Bike mirrors - should they be mandatory?

This question comes up from time to time: "Why bikes don't have wing mirrors fitted? Surely mirrors would warn of approaching cars?"

CAN's response
In New Zealand bicycles are required to have effective brakes, reflectors and at night, lights. Although mirrors can be useful in some situations, they are no substitute for looking over your shoulder and having a good look around. This also signals to other road users that you are planning to make a turn or change lanes. Mirrors can be useful, but the case for compulsion is weak.

This suggestion was also raised during the Cycle Safety Panel period, in 2014. There seems to be an assumption that having a mirror will enable riders to notice a vehicle bearing down on them from behind and be able to to dive out of the way (or some such evasive manoeuvre). This thinking overlooks two key issues:

1. Contrary to popular belief, most cycle crashes (esp. in urban areas) occur with vehicles in FRONT of you. I.e. it is vehicles crossing, pulling out, opening their doors, etc; not from overtaking you. So on balance it is better to spend most of your time keeping your gaze ahead of you.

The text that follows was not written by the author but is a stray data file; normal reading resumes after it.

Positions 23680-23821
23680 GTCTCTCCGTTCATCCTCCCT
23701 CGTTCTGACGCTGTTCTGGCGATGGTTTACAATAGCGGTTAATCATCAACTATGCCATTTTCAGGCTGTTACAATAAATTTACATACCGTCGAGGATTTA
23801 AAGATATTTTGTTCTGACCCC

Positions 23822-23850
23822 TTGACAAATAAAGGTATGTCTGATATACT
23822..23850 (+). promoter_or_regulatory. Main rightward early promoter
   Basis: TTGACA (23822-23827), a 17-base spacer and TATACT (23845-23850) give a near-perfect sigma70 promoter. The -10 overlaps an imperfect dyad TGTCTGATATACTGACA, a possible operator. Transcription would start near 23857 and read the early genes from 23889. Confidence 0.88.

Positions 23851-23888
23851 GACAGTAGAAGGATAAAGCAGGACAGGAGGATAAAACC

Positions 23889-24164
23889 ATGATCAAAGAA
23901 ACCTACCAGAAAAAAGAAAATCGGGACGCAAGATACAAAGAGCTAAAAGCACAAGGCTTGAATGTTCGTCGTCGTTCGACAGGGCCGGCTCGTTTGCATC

2. The notion that riders should use a mirror to take responsibility for avoiding errant vehicles behind them is inconsistent with how other road users use mirrors. Mirrors are primarily there for checking before changing lanes and other lateral manoeuvres (and even then, you are expected to still physically turn your head to check before shifting over). When I'm driving I'm not constantly scanning my mirror to watch for wayward vehicles that *might* run into me (again, my biggest risk is vehicles in front of me, so I'd better pay most attention there). Remembering too that, unless I make a sudden manoeuvre, the legal onus on not hitting me rests with the vehicle BEHIND me.

Practically speaking too, how is a mirror really going to help me avoid a crash with a vehicle from behind me? If I'm riding on a road, I expect that 99.9999% of adjacent motor vehicles will pass me sufficiently well to avoid hitting me. How do I quickly ascertain from a mirror that the *one* exception to this is actually veering into my path, and not just whizzing beside me? Not easy to do, and (as mentioned above) nor should it be my responsibility to do anything about it if I am legally riding in a consistent manner.

Comments

Radio NZ covered this on The Panel, 26 August 2016